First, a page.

Or are you looking at purely part-time RV use? For example, can you winterize and store the vehicle on your property, or will you need a rental space under lock and key?
If you buy a Type A motorhome, will you need a second car to ferry supplies and sight-see from time to time? How much is your RV’s maximum trailer weight? What’s the RV’s curb weight?
What is the gross vehicle weight of your RV, fully loaded with cargo and passengers? What is the tongue load?
Extra Tip: Tongue load is how much weight a fully loaded trailer exerts downward on the hitch ball of the tow vehicle, and it’s typically around 10-15 percent of the gross trailer weight.
5. New or Used?
The average cost for a new RV is around $45,000, but high-end fifth wheels and trailers run as much as $75,000. Some customized vehicles can cost up to $1 million, and new motorhomes right now are what economists call a ‘seller’s market’ because of low inventory and high demand.
With limited supplies at dealerships, wiggle room for consumers to negotiate over the sticker price is severely constrained, both for new and used RVs. And make no mistake, there is a very sizable depreciation in resale value once a new RV is driven off the lot.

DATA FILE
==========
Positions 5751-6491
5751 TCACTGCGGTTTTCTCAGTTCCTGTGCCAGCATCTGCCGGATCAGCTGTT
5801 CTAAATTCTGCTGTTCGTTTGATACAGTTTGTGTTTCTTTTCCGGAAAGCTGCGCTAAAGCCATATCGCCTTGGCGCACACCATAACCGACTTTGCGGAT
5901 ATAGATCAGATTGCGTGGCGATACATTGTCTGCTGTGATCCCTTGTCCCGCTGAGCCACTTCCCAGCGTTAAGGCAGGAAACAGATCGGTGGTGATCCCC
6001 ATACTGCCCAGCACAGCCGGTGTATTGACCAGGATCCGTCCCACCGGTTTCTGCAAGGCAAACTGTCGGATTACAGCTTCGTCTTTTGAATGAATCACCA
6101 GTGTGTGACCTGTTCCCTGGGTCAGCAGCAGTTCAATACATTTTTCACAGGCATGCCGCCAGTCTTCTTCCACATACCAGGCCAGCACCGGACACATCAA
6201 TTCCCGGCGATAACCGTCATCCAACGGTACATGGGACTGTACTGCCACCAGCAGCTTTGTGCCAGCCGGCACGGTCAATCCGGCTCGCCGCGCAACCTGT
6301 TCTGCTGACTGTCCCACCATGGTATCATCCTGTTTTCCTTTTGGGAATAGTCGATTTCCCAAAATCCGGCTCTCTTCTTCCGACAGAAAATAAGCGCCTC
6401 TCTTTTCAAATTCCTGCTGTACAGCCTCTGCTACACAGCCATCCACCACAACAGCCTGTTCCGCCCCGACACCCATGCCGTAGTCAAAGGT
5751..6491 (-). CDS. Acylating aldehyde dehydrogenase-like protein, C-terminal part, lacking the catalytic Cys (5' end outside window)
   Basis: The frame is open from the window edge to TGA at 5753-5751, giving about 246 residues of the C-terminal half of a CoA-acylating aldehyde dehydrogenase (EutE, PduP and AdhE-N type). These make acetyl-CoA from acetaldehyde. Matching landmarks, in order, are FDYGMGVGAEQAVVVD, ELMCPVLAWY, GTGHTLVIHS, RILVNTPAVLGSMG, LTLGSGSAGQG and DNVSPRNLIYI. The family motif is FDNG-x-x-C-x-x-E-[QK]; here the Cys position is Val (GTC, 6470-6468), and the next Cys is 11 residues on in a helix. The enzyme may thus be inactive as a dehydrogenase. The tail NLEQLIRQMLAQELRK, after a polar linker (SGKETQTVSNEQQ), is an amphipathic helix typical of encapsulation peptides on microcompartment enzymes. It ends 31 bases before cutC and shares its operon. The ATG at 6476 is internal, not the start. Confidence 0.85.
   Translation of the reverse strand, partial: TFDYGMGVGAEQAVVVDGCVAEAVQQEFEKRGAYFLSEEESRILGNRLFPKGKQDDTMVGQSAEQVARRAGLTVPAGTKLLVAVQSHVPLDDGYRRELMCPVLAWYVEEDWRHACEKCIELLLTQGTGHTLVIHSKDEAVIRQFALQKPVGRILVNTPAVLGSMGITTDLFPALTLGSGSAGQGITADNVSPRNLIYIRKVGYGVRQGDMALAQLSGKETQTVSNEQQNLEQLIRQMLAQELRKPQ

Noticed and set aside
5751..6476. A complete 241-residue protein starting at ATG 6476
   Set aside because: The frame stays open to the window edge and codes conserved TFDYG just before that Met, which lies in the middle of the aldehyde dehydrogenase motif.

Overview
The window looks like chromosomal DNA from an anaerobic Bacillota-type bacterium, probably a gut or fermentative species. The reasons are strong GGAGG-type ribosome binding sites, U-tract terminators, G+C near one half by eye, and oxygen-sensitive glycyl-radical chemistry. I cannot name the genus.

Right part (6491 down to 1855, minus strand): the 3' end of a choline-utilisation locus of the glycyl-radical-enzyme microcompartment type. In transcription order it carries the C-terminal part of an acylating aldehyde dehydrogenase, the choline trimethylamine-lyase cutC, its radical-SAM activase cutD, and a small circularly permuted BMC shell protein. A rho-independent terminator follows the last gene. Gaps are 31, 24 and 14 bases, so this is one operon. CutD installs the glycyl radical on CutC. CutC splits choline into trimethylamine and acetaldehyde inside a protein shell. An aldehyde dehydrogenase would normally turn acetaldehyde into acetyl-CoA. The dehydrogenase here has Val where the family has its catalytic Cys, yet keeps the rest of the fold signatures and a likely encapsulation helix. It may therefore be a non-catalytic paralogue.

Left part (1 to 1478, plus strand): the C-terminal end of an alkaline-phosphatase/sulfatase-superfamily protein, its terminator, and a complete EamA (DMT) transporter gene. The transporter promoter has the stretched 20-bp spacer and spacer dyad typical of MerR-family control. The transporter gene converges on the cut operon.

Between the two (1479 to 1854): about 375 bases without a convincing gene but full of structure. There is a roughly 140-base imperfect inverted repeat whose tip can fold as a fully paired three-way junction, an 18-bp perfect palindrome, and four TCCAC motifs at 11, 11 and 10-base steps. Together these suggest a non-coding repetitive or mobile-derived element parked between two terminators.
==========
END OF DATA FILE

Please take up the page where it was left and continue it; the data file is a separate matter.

But if you’re willing to put in the internet search work to find one, a used RV can be a great way to get the features you want at a lower price.
Likewise, RV rental is another excellent way to save a hefty chunk of change from getting the vacation you want at a price you can afford, all the while testing out various options and models before committing.
In fact, some RV rental businesses exist solely to help ease RV buyers into the market, providing a wide variety of campers, trailers, and motorhomes for folks who are RV-curious and patient about the process.
6. DECU Boat and Recreational Vehicle Loans
If you have $500,000 cash to spend on an RV, thank you very much for reading to the end of this blog.
But if you need a loan, see if you qualify before you begin shopping for a new or used vehicle with a pre-approved secured auto loan from Deere Employees Credit Union (DECU).
With our Best In Market Rates, you’ll save time and money whether your camper, trailer, fifth wheel, or motorhome comes from a dealership or a private seller. Call us at (800) 338-6739 or apply online with Digital Banking and see what payment opportunities await. Then get your motor running and get out on the highway.